Originally Published: July 7, 2014
Updated October 2019 by: Taby Ahsan, Ph.D., Vice President of Analytical, Process & Product Development & Katrina Adlerz, Ph.D., Scientist, Development
What is Population Doubling Level & Why is it Important?
Population doubling level (PDL) is the total number of times the cells in a given population have doubled during in vitro culture. It is well documented in the literature that cell phenotype and function can change the more times cells replicate in vitro. Regulatory agencies have also specified that cellular age should be tracked during manufacturing and that some criteria should be used to set an acceptable upper limit for production.
Often, cellular age is tracked by the number of times a cell has been passaged. However, cell passage number is imprecise because different labs may use different initial cell seeding densities which affect the number of times cells divide in culture. It is generally accepted that tracking the population doubling level (PDL) or cumulative population doublings (CPD) of primary cells is a best practice for reporting cellular age in vitro.
The goal of this blog post is to explain:
- How passage number and population doubling level are related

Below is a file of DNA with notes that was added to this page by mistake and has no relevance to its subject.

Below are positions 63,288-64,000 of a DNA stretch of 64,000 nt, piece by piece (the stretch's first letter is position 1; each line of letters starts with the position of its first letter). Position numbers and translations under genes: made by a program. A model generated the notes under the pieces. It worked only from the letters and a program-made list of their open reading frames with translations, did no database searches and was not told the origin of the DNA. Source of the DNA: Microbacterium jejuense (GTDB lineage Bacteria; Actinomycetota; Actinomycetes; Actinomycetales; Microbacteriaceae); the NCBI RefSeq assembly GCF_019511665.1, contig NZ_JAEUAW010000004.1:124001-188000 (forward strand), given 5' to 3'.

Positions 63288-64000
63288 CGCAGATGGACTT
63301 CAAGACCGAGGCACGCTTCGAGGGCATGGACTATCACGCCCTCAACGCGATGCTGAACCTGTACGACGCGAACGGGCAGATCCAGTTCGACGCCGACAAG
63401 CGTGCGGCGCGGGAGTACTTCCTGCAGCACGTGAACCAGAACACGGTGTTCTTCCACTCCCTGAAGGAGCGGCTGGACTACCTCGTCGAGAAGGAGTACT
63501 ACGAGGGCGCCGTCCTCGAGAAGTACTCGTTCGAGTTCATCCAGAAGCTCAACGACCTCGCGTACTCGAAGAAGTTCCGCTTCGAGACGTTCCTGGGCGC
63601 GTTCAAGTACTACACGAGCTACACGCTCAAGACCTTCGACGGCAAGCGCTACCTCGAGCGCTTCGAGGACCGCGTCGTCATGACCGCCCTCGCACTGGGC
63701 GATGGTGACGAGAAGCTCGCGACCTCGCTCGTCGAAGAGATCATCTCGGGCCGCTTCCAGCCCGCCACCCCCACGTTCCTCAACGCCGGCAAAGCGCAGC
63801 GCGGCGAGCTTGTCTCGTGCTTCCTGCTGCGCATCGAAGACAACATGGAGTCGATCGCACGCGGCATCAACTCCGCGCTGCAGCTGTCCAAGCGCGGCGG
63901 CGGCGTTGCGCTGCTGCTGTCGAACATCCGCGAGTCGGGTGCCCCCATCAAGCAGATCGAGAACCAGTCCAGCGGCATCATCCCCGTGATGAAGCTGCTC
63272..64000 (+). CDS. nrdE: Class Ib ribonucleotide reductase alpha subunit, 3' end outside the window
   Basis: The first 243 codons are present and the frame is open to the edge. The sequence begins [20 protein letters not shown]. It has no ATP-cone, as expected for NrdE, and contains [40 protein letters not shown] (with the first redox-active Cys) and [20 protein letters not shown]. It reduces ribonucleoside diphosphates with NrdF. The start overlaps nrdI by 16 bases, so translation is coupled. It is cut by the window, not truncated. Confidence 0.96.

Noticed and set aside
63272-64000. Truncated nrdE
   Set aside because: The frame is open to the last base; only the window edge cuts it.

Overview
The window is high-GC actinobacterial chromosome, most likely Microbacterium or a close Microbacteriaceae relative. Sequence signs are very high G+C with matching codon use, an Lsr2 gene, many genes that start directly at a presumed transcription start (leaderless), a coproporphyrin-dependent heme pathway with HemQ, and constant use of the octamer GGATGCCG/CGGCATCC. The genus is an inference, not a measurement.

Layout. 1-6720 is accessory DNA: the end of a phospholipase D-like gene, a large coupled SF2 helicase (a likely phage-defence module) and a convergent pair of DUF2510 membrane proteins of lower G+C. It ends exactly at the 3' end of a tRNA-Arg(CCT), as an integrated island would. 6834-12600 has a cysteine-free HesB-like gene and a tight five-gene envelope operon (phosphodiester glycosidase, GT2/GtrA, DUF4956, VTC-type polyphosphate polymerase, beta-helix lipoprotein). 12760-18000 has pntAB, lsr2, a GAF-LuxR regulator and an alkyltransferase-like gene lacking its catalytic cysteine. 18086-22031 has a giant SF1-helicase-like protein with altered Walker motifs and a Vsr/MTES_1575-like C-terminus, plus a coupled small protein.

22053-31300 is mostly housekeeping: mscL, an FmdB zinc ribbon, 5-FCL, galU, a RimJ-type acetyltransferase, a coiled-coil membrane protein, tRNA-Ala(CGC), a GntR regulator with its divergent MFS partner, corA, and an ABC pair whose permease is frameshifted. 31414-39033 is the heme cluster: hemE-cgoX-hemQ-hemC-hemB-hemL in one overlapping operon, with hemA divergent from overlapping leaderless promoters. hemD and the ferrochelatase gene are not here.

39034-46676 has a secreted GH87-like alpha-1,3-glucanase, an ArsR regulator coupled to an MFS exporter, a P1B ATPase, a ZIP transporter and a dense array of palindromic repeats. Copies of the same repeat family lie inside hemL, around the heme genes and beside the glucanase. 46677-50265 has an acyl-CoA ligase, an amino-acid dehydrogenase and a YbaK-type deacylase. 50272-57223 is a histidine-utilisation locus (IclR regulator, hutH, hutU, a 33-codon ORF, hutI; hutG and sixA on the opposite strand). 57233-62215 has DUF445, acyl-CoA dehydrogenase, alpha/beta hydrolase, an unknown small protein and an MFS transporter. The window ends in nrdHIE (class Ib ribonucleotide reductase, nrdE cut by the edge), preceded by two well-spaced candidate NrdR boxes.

- How varying cell culture techniques can create a divergence in the reporting of a cell passage number compared to PDL
- And provide guidance and tools to help labs adopt the best practice of tracking PDL of cell cultures to help bring standardization to their own experimental protocols as well as to the field
Regulatory Guidelines Propose Tracking Population Doubling Levels
There are pharmaceutical regulatory guidelines that address tracking cellular age in vitro. For example, ICH Q5D, Derivation and Characterization of Cell Substrates Used for Production of Biotechnological/Biological Products, states “For diploid cell lines possessing finite in vitro lifespan, accurate estimation of the number of population doublings during all stages of research, development, and manufacturing is important.”